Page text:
Mary Cecilia Finn Hancock remembers the patriotic rush to join the military service after the Japanese bombed Pearl Harbor 74 years ago.
Then a nurse, Finn Hancock felt it, too, and answered the call to help her country after Dec. 7, 1941 – the day of the massive surprise attack that thrust the United States into World War II.
More than 2,400 service members died in the attack and roughly 1,400 were wounded. The nation declared war the next day, Dec. 8, 1941.
“I started thinking about what I could do personally,” Finn Hancock, 96, said of her decision. “People were serious about what they could do about the war effort. My brothers wanted to enlist. Everyone was talking about it.”
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She became one of more than 11,000 Navy nurses who served in naval hospitals, aboard hospital ships and at field hospitals, according to the Department of Veterans Affairs. In World War II, about 400,000 women served in the military and at least 217 were killed.
Today, about 201,000 women are in the U.S. military, according to the Department of Defense. On Thursday, Defense Secretary Ash Carter announced that all military combat positions are being opened to women.
Finn Hancock – who still lives in the same Arden Oaks-area home she moved into in 1976 – has written down the personal events that occurred during her time as a nurse during World War II. She shared the short history with The Bee, which includes tragic events such as the loss of two of her brothers to war and the toll on teenage soldiers, sailors and Marines she treated as a nurse after devastating battles in the western Pacific.
You would get very attached to people who are severely injured. I can remember asking, ‘Whatever happened to so and so?’ The stock answer was, ‘He didn’t make it.’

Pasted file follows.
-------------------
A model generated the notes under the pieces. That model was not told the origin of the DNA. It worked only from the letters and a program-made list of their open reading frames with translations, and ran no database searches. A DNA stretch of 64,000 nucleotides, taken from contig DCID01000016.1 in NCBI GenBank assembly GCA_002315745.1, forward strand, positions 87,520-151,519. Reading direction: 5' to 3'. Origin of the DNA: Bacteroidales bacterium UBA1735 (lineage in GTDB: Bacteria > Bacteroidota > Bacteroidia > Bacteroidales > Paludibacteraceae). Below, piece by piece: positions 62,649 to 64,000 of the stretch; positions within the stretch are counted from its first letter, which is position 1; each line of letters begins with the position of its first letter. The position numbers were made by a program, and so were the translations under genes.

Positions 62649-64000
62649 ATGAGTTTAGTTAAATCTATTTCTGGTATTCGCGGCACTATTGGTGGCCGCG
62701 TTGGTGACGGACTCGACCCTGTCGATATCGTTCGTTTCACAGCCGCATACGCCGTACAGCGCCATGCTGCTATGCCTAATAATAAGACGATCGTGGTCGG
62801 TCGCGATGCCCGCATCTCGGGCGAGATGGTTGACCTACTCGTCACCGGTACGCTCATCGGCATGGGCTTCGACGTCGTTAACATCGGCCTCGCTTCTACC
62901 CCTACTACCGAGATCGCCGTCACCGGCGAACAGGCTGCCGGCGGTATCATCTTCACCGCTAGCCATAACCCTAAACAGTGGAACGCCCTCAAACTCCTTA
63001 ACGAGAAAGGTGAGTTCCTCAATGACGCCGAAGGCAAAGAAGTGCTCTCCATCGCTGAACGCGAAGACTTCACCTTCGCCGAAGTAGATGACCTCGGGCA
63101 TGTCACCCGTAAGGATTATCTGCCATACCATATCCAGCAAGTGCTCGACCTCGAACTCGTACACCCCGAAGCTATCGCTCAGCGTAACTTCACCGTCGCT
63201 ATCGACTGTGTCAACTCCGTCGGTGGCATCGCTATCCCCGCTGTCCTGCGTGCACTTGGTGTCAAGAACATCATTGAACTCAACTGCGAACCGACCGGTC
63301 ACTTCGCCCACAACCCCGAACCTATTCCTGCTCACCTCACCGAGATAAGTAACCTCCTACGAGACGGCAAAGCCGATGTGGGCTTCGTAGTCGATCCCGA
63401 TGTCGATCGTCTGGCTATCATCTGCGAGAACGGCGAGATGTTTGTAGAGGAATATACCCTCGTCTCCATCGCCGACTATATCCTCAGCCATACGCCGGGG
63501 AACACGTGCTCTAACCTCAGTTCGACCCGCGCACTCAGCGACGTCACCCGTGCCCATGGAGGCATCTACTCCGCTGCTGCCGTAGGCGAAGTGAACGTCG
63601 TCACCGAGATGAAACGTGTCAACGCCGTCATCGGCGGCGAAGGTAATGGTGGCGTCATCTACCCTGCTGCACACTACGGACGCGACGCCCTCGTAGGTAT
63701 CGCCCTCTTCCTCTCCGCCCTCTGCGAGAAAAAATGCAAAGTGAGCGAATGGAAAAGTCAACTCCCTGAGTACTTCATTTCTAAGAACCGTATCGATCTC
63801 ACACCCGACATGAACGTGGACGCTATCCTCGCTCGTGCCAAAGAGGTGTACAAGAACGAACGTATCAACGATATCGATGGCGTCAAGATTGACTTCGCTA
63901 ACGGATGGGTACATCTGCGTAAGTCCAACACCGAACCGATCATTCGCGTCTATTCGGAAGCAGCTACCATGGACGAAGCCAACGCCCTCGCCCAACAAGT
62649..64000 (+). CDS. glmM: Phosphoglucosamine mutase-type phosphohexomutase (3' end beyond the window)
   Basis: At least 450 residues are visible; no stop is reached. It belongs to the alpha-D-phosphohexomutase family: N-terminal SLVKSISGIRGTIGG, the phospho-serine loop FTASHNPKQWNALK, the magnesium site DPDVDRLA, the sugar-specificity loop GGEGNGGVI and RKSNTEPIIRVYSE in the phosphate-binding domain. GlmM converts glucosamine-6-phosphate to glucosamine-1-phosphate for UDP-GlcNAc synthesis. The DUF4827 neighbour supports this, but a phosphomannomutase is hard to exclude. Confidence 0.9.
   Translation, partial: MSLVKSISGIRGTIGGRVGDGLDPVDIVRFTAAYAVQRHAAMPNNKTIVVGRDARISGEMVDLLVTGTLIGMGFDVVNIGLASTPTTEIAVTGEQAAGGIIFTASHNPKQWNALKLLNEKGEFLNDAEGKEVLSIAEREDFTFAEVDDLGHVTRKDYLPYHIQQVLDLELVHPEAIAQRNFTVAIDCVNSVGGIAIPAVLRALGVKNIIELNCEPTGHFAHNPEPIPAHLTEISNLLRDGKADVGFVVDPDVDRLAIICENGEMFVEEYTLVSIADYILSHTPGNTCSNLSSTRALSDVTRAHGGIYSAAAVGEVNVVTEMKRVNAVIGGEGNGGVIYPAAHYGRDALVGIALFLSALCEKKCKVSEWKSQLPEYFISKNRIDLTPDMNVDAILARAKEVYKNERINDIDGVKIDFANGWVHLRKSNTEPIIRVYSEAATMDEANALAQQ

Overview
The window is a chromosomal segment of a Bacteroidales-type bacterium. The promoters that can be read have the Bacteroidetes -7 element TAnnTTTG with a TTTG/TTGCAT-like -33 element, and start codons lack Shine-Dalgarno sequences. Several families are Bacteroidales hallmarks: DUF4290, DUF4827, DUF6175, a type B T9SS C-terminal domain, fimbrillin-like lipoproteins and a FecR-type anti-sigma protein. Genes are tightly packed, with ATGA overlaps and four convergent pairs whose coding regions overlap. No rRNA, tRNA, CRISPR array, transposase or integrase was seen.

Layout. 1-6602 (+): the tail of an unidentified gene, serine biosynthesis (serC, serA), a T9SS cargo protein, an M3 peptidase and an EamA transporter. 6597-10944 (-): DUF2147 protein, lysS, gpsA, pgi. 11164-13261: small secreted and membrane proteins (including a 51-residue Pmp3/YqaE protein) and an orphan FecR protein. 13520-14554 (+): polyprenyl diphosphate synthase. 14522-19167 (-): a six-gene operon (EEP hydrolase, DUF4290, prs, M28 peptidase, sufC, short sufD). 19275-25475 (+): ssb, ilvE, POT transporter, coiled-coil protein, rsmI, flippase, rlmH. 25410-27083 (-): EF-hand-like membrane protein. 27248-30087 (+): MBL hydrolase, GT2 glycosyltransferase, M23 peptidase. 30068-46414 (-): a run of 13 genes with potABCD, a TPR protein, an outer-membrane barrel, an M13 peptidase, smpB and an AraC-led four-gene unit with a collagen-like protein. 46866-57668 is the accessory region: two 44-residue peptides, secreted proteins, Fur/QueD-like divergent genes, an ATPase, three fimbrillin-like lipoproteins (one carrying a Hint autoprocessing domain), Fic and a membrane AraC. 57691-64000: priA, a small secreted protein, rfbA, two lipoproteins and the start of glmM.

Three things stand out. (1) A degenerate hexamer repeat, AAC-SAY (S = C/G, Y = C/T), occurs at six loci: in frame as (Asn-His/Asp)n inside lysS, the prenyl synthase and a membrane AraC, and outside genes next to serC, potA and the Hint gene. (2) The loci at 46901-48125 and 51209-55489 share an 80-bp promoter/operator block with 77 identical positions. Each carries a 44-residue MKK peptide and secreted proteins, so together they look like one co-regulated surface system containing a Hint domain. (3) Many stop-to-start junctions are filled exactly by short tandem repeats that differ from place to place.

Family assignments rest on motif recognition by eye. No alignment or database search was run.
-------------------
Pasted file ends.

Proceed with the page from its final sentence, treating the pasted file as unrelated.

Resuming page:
Mary Finn Hancock, 96, a Navy nurse during World War II
Along the way, she would meet her future husband – and also President Franklin D. Roosevelt.
The former Iowa farm girl became a registered nurse in 1940. She applied for a commission in the Navy Nurse Corps and was called to active duty in December 1942.
At first, she worked in the San Diego Naval Hospital, where she treated survivors, primarily from Guadalcanal, where soldiers had spent weeks in jungle conditions during which they were never able to remove their boots. They developed fungus infections on their feet, which were treated with a potassium permanganate soak, given that there were few antibiotics, Finn Hancock recalled.
“In my mind, I can see 25 men sitting around a treatment room, their feet soaking in medication,” Finn Hancock wrote of her time there.
She would lose both brothers in the war. News of the first would come in early 1944, when she received word that Lt. Joseph M. Finn had been killed during training in a crash in Australia.
“My brother Joe died after he had flown 25 missions in Guadalcanal and New Guinea,” she said. “His plane lost altitude and crashed and he was killed.”
She began her new duty at Aiea Heights Hospital on Oahu shortly after his death. Nurses and doctors worked around the clock as casualties from Saipan, Tinian and Guam began arriving at the hospital, she said.
Her personal writings captured the difficulties of her time there:
“Men would be treated from one battle, we’d get them well enough, and they would go right back to their units only to be injured again,” Finn Hancock wrote. “You would get very attached to people who are severely injured. I can remember asking, ‘Whatever happened to so and so?’ The stock answer was, ‘He didn’t make it.’
Also in 1944, official-looking men came through the junior officer ward where she was head nurse. They conducted a thorough inspection, she recalled, and left.
The next morning, an entourage entered the ward with one man pushing a wheelchair. In the wheelchair was President Roosevelt.
Finn Hancock, sitting in her living room recently, became emotional when she recalled what the president said to her seven decades ago: “You have the gratitude of the entire nation for what you are doing,” she remembered FDR saying.
Her family was again to receive bad news. Finn Hancock’s brother Pat, assigned to the aircraft carrier USS Franklin where he was a radioman, was killed in March 1945 when a Japanese air attack resulted in the loss of hundreds of the ship’s crew.
The war ended that year and Finn Hancock returned to civilian life. She married Edward “Tony” Hancock, a Marine communications officer.
Liking California weather, they settled in Sacramento in 1953 and raised five children.
Tony Hancock worked as a lawyer before he died in 1976 at the age of 72. Finn Hancock worked 20 years as an industrial nurse for the U.S. Postal Service.
Today, she drives to Mass every day and regularly goes to water aerobics. And she still remembers those who were injured and lost during WWII.
“I was in San Diego and Hawaii to help with medical care during many major battles,” she said. “The casualties from Iwo Jima were terrible, terrible. The injuries were devastating.”